The south stand at the Westfalenstadion, Dortmund is Germany’s mirror of the Kop at Anfield. The colours are distinct, of course, but, as on Merseyside, decibel-levels regularly reach a mark that other arenas in northern Europe struggle to match.
Last May, the Dortmund “Yellow Wall” – as a full, loud south stand, its regulars dressed in replica shirts, waving their bumblebee striped scarves is known – was a yellow wail, united for a poignant goodbye.
Dortmund's dynamic coach of seven years was leaving, by mutual agreement, and fans gave him fabulous serenade. Jurgen Klopp was moved to tears by the affection shown him by supporters, the gratitude for what had been a rollercoaster ride, one that took in two Bundesliga titles, a Uefa Champions League final, and some terrifically exciting football. Dortmund had been recovering from near-bankruptcy when he took over.
The Yellow Wall will express its thanks again to Klopp at some point Thursday evening, when he occupies the away manager’s technical area, in charge of a Liverpool he joined last October partly because he saw a familiar atmosphere about the place, a proud club, experienced, like Dortmund, in the ups and downs that come with being on the fringes of the monied elite of the modern game, concerned the glory days of Champions League finals are stretching further into the past.
The semi-final his team and Dortmund aspire to is in the Europa League. Both clubs have won and finished second in the more elevated continental competition in the past 20 years.
Dortmund are more entitled than Liverpool to feel it is in the company of Champions League contenders that they currently belong. They are second in the Bundesliga, where they have outperformed everybody, including leaders Bayern Munich, in the second half of the season so far.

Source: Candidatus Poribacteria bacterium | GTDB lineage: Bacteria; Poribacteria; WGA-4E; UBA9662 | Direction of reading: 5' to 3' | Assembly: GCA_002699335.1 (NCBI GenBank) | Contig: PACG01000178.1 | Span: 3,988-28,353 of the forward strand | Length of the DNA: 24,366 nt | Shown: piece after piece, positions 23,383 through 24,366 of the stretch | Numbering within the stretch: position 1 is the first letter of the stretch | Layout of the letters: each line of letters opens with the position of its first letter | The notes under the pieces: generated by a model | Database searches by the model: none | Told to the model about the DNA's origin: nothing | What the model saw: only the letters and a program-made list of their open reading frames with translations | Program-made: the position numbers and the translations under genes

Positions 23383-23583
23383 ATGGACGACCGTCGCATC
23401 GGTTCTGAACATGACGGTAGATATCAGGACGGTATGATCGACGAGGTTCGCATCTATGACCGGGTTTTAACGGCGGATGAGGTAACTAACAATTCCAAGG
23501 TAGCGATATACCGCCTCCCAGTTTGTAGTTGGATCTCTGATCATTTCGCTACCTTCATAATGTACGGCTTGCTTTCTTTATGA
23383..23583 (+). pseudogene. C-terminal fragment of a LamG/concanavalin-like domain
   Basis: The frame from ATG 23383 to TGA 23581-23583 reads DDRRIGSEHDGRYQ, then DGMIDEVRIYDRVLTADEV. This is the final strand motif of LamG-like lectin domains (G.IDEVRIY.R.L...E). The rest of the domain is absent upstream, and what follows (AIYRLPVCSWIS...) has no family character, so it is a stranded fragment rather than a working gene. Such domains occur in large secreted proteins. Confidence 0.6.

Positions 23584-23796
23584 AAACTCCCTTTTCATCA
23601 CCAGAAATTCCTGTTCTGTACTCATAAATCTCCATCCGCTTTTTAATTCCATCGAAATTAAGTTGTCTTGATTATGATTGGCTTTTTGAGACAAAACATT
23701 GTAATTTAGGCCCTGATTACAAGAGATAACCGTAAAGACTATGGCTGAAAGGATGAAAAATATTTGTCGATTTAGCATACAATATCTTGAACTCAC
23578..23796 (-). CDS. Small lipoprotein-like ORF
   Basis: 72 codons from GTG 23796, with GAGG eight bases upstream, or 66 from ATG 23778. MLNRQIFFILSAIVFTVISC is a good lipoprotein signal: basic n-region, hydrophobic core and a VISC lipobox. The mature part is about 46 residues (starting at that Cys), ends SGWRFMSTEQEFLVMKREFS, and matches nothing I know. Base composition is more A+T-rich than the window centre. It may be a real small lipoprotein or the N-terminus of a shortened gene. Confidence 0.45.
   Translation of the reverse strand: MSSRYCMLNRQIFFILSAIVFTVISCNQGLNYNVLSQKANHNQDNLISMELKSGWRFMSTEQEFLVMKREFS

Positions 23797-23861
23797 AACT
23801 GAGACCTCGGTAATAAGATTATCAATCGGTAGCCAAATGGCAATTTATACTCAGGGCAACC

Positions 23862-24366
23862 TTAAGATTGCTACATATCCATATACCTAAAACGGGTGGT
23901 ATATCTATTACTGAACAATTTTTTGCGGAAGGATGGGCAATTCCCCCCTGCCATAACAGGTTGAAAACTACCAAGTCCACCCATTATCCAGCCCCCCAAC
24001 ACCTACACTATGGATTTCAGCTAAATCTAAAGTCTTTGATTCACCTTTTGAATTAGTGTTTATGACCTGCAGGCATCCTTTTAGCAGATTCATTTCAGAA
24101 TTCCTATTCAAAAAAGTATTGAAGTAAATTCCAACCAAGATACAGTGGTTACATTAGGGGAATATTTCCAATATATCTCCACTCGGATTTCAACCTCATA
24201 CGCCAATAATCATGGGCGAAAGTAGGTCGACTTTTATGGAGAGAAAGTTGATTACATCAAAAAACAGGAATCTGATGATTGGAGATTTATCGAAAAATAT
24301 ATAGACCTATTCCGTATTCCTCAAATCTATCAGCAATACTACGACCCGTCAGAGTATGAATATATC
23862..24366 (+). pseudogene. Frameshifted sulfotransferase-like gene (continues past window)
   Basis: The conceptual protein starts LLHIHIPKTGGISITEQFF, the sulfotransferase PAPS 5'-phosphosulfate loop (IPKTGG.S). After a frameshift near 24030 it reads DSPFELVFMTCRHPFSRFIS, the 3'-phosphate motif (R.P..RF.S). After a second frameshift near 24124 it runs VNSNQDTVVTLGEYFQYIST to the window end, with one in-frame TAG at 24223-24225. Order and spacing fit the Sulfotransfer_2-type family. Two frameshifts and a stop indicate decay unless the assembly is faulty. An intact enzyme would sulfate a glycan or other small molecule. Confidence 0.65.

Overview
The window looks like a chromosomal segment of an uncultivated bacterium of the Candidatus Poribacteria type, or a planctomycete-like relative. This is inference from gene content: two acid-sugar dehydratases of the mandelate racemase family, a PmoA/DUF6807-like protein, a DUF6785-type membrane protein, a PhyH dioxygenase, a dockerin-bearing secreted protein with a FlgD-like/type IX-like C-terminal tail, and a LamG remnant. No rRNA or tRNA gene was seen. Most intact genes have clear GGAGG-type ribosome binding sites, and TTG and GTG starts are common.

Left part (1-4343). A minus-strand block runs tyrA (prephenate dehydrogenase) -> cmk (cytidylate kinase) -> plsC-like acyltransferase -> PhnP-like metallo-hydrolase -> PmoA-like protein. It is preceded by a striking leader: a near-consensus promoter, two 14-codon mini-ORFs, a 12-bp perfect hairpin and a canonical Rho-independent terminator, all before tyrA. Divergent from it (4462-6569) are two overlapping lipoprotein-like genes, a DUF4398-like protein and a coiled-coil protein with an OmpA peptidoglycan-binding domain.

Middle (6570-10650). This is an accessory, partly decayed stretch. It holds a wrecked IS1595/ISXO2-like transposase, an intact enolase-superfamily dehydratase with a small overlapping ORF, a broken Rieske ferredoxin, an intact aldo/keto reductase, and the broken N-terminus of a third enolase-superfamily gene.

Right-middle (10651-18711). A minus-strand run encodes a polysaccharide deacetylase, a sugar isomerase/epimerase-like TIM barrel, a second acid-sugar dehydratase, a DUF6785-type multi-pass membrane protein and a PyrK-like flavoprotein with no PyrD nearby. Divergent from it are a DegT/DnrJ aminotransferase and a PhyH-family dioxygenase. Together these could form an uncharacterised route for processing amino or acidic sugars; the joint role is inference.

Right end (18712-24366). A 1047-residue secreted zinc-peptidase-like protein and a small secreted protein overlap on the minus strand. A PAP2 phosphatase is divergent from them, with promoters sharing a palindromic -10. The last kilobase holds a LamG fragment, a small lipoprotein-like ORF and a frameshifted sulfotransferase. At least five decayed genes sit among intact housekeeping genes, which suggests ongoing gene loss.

Much credit for that goes to Thomas Tuchel, at 42 six years younger than Klopp, his predecessor. Tuchel has, in the words of Dortmund’s chief executive Hans-Joachim Watzke, “not just met our expectations, he has exceeded them”.
“There were some critics who feared everything would go wrong when Klopp left. That has certainly not happened. Thomas has got the maximum out of the squad.”
When Tuchel was asked to fill Klopp’s very big boots, it was easy to style him as Klopp’s doppelganger: He came from the same club, Mainz, from which Dortmund lured the young, charismatic Klopp in 2008. Tuchel had dogmas, and demanded much of his players. What he has done is draw greater consistency from a squad who weathered with Klopp a disastrous first half of the 2014/15 campaign, when Dortmund were in the relegation zone, the energy and aggression so associated with Klopp’s coaching fading and the club and their favourite manager deciding the alliance had run its course.
Since August they seem refreshed. Pierre-Emerick Aubameyang, the quicksilver striker, has been far more effective under Tuchel; Henrikh Mkhitaryan, playing just behind Aubameyang, has had the best season of his three so far at the club.
In short, there is not too much that Dortmund miss about Klopp right now, in terms of the football they watch. The Yellow Wall is every other weekend witness to the highest-scoring team in the German top flight. They see Dortmund's muscle flexed in Europe, where their last tie was a 5-1 aggregate demolition of Tottenham Hotspur.
But what “Kloppo”, as he is fondly known to his former constituents, will not hear in Dortmund is indifference. “What I want to see is our supporters paying their tributes to Jurgen Klopp after the game,” said Watzke, “not before or during it. We need to pull together to take on a strong team like Liverpool’s.”
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